3. Don’t ignore symptoms or behavior changes

Don't ignore signs of discomfort or changes in behavior. If your dog's allergy symptoms persist or worsen, consult your veterinarian promptly. You may see your dog’s mood dip also, while they’re feeling uncomfortable - so support from an ethical and experienced dog behaviorist might be useful. 

Pain and discomfort can cause so many challenges behaviorally - from noise phobias to reactivity - so it’s important to be proactive in supporting your dog’s emotional well-being as well as physical.

4. Don’t bathe your dog too frequently

Avoid excessively bathing your dog. Whilst it is important to remove any allergens from their coat, washing too frequently can strip their skin of natural oils and potentially worsen skin conditions.

Follow your vet's recommendations for bathing frequency and if necessary, change walking locations or have a day off from walks rather than create further need for bathing.

Dog shaking himself dry after a bath

(Image credit: Busybee-CR)

5. Don't discontinue medication abruptly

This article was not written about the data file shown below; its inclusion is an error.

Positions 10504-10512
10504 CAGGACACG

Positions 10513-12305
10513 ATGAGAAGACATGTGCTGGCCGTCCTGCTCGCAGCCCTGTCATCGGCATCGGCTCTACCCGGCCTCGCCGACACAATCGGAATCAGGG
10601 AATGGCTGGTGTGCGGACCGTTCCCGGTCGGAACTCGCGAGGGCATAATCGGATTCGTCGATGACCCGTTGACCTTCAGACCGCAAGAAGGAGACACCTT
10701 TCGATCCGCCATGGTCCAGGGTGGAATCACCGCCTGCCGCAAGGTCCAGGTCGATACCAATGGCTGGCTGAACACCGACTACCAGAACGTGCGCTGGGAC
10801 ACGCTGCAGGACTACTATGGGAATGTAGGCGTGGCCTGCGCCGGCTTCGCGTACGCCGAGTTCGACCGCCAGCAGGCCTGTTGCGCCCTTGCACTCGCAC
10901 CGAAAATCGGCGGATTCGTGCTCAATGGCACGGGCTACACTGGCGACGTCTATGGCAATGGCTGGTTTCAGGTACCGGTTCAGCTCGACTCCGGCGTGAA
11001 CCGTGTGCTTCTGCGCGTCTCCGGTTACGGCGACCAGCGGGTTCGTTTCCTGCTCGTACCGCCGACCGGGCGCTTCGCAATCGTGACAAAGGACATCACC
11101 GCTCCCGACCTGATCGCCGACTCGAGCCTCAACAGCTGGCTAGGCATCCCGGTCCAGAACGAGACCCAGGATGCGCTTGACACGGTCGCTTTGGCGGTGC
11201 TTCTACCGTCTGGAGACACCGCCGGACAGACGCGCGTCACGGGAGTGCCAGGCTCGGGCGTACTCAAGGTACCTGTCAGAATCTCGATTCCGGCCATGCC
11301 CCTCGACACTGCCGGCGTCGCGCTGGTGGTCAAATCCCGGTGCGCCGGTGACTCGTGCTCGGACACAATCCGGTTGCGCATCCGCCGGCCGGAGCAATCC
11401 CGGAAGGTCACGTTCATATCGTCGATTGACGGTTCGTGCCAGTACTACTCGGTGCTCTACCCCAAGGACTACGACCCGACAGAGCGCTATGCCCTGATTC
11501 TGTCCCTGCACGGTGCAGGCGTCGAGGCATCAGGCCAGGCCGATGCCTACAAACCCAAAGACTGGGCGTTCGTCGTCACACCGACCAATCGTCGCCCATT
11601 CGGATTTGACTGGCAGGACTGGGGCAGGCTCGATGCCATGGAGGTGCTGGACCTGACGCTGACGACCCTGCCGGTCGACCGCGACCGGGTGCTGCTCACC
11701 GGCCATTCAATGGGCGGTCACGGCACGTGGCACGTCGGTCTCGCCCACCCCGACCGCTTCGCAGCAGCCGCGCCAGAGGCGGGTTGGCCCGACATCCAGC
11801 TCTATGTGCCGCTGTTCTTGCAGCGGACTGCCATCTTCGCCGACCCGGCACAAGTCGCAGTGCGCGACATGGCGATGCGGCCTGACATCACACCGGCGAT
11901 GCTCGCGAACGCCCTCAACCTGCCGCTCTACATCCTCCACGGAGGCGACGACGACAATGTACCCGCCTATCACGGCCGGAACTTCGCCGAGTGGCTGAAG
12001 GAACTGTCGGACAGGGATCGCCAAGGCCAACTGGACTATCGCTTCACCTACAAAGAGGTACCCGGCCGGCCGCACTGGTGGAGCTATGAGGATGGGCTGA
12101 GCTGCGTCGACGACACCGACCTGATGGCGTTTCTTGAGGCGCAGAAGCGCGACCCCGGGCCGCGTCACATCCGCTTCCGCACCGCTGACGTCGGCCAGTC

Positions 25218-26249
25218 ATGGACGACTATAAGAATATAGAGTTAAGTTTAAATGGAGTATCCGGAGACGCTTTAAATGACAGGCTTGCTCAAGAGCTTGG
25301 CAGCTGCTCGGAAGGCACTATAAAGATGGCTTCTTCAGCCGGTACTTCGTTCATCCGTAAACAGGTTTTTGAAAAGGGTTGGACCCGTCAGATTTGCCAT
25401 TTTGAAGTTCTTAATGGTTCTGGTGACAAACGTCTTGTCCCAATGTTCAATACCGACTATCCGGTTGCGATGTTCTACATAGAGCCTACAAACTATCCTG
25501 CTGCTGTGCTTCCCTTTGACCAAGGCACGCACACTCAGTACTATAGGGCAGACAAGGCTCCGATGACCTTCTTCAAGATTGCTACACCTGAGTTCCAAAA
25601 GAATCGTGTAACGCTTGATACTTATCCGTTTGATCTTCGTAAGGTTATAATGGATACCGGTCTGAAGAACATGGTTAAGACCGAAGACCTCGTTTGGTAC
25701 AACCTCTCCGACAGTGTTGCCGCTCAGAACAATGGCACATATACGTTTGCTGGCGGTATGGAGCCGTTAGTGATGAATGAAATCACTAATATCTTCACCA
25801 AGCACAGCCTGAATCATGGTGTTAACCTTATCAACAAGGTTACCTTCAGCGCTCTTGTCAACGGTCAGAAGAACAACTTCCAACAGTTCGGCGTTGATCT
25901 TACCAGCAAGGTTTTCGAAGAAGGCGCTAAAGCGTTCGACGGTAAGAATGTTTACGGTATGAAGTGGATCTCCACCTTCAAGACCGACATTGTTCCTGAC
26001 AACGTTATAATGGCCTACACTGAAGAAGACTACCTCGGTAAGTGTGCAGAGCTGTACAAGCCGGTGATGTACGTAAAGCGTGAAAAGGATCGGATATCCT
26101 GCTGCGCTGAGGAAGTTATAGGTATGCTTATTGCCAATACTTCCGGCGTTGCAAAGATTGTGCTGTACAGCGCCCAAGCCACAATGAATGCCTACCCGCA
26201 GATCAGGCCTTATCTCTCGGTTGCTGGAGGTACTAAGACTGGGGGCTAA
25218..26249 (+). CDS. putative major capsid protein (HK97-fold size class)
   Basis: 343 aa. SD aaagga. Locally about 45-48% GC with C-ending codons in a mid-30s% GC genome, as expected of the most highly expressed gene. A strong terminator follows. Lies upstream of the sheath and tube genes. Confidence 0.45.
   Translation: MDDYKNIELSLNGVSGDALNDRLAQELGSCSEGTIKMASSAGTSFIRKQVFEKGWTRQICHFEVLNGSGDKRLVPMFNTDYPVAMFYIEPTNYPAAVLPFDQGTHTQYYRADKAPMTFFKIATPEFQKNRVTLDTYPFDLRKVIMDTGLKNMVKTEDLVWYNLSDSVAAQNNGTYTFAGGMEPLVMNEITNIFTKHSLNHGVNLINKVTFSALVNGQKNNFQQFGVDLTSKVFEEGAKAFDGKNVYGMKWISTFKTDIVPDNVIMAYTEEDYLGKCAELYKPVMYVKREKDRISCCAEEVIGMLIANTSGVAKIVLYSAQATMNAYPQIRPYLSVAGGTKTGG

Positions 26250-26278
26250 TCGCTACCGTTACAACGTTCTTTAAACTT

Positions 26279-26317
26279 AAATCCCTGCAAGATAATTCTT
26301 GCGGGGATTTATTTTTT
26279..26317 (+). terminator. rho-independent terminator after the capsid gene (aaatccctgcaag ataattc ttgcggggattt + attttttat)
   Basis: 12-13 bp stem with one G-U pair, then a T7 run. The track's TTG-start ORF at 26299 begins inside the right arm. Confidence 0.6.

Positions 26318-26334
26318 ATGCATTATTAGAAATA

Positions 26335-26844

If you see positive changes in your dog’s behavior or allergic conditions, it can be tempting to stop the medication to either save some money or reduce the impact they could have on other parts of your dog’s body. 

However, it’s important to follow your vet’s guidance on the proper way to adjust or stop medications.

Is your dog showing signs of dog allergies ? Or are you wondering if they might be allergic to grass? Read our insightful chat with one pet parent who says, "I didn’t know dogs could have allergies until I found out mine was allergic to grass.” And if you still don’t feel you’ve got on top of your dog’s allergies, it might be worth investigating how their diet is suiting them with dog food allergy tests.

Pogi's Pet Supplies Deodorizing Wipes for Dogs & Cats

Pogi's Pet Supplies Deodorizing Wipes for Dogs & Cats

Whilst simple bathing at home can help your dog with seasonal allergies, these wipes are a handy way to wash your dog on the go. When you’re on vacation or even just driving back from the dog park, you may not want to wait until you get home to be able to clean pollen from your dog’s body and paws. These wipes are gentle - created with natural ingredients - making them suitable for regular long-term use on your dog’s coat. 

Caroline Wilkinson
Certified Animal Behaviourist

Caroline Wilkinson is a Certified Animal Behaviourist. She is a Full (assessed) Member of the APDT and INTODogs – as well as a Registered Training Instructor (ABTC). Caroline is also a Certified Real Dog Yoga Practitioner and an Applied Canine Zoopharmacognosist.